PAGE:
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ATO Prosecutions: Firm and Fair Enforcement? Dr Declan Roche Centre for Tax System Integrity ANU.

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Presentation on theme: "ATO Prosecutions: Firm and Fair Enforcement? Dr Declan Roche Centre for Tax System Integrity ANU."— Presentation transcript:

1 ATO Prosecutions: Firm and Fair Enforcement? Dr Declan Roche Centre for Tax System Integrity ANU

2 OverviewOverview o The ATO getting tougher o Benefits of tougher approach o Concerns about tougher approach o Implications for tax practice and regulatory theory

3 ‘You can expect us to be tougher on serious fraud and evasion. Bringing together our serious non-compliance operations has resulted in substantial prosecutions … We will focus on, and take tougher action against, habitual non-payers …’ Tax Commissioner, Michael Carmody, April 2005 The ATO says they are getting tougher

4 Evidence of their tougher approach o Increasing number of prosecutions o Press releases and media commentary o Public statements by ATO officials

5 A tougher approach has benefits  Roosevelt: ‘speak softly and carry a big stick’  Braithwaite: ‘responsive regulation’ Effective self-compliance and informal regulation requires the credible threat of more coercive regulation

6 But, a tougher approach also has its pitfalls o Procedural justice o Informal sanctions o Proportional enforcement

7 What we did o 34 people identified from ATO records o 3 letters sent to each o 10 replied consenting to phone interview –Male –30-60 years old –Served 3 months to 2 years

8 Procedural justice issues o Few complaints about conviction or sentence –“I knew I was as guilty as hell” o Many complaints about manner of prosecution

9 Complaints about treatment o Delay –‘I was effectively in prison for a couple of years more’ –‘My life was on hold … I couldn’t enjoy anything’ o Investigative Style –‘My friends all think they (the ATO) were vindictive. I wouldn’t say that … but it did seem as if they were working on commission’ o Communication –‘The hardest thing is to get in touch with them: totally, absolutely, unequivocally impossible. They have this phone menu but there’s nothing on it about owing them money … I’ll probably end up having to sue them, and take them to court. That’s the only way you can meet them, in court … I also owe money to Centrelink, but they’re a dream to work with.’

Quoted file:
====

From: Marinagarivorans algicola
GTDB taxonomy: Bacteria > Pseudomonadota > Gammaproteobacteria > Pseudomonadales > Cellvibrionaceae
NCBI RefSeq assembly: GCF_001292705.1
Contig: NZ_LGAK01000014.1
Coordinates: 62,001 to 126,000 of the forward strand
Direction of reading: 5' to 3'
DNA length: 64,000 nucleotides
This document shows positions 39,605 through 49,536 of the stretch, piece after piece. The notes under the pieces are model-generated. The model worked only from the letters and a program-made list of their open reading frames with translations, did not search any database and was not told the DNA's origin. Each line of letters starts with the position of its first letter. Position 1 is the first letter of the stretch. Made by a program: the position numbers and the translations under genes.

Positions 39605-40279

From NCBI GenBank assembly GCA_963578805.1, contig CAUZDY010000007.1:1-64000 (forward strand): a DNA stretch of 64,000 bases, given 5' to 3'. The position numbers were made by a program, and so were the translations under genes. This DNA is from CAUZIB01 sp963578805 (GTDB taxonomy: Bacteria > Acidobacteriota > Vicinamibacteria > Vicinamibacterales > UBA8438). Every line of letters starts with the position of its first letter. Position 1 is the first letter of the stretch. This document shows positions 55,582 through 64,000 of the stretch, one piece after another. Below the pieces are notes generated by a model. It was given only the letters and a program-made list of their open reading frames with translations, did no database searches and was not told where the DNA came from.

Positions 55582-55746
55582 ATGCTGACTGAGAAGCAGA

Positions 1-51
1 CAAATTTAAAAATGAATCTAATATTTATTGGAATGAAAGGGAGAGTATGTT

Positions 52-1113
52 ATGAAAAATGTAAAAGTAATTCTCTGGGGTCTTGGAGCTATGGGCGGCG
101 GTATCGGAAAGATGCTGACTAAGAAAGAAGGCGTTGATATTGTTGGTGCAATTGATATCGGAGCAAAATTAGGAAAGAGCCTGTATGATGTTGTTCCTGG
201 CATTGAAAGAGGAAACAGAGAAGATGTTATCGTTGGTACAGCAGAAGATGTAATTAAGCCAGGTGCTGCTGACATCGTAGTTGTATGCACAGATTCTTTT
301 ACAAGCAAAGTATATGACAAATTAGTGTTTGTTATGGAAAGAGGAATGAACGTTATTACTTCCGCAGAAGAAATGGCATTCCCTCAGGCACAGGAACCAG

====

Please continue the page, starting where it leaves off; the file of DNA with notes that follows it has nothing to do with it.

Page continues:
10 Not everyone complained… ‘I tried to bullcrap him [the ATO investigator], but he didn’t buy it - he was one of those old copper types - you know, dogged. He just kept asking sensible bloody questions…that I couldn’t answer’

11 Why delays are a problem o Increase risk of non-compliance o Undermine presumption of innocence o Can reduce eventual punishment

12 Judicial view of delay ‘It is bordering on the unconscionable for three years to elapse between a police interview which results in full admissions and the laying of ensuing charges … The public interest as well as the legitimate private interests of the offender require a matter such as this to be brought to justice quickly. A failure by the authorities to do so will mitigate an otherwise appropriate sentence’ - Mason P, R v Gay [2002] NSW CCA 6

13 Informal sanctions were more severe than formal ones Q: What was the hardest thing about your experience? v ‘Well, it wasn’t jail - been there before, done that - jail would be at the bottom of my list’ v ‘The hardest thing was not so much the jail time, but the time leading up to it, and the time after being released’

14 The harms caused by prosecution o Personal relationships –‘She says she married me for better or worse; she just didn’t think that the worst would be this bad’ o Employment –‘No-one will touch me’ –‘“Defrauding the Commonwealth” doesn’t sound too flash on your application form’ o Mental health –‘They say what doesn’t break you, makes you stronger. But I don’t know about that; it just makes you different, and in my case, angrier.’

15 Is ATO enforcement proportional to the offence? o No complaints about punishment o Widespread perception that ATO prosecutes less serious evaders more vigorously than serious evaders –‘They pick the easy channel’ o Similar perception revealed by ATO annual community survey

16 Implications for tax practice o Reinforce Taxpayers Charter applies to all taxpayers o Prosecute fewer cases, faster o Consider alternative approaches o Publish feature stories about those prosecuted o Prosecute high profile corporate cases

17 Responsive regulators should… o Set regulatory approach according to person’s behaviour o Always look for opportunities to regulate simply and informally o Always be prepared to escalate to more coercive regulation

18 National Crime Commission Assertive Use of ATO Powers Special Purpose Audits Real Time Enquiries Education Recognition Industry Watching Brief Full Cooperative Audit Litigated Assessment/Prosecution Litigation Taskforce The enforcement pyramid

19 Two faces of the ATO: ‘We need to differentiate our treatment of taxpayers according to their approach to meeting their tax responsibilities … we differentiate our responses to the needs and risk profiles of different market segments. For some segments, there is a stronger emphasis on enforcement approaches, for others it is more about education and information and supporting those advisers who are dealing directly with taxpayers’ - Tax Commissioner, Michael Carmody, 2002

20 Regulate responsively but … o Procedural justice should be fixed, not responsive –Procedural justice not something to be granted to the honest as a courtesy, nor withheld from the dishonest as a punishment –Honest and dishonest alike entitled to fair treatment

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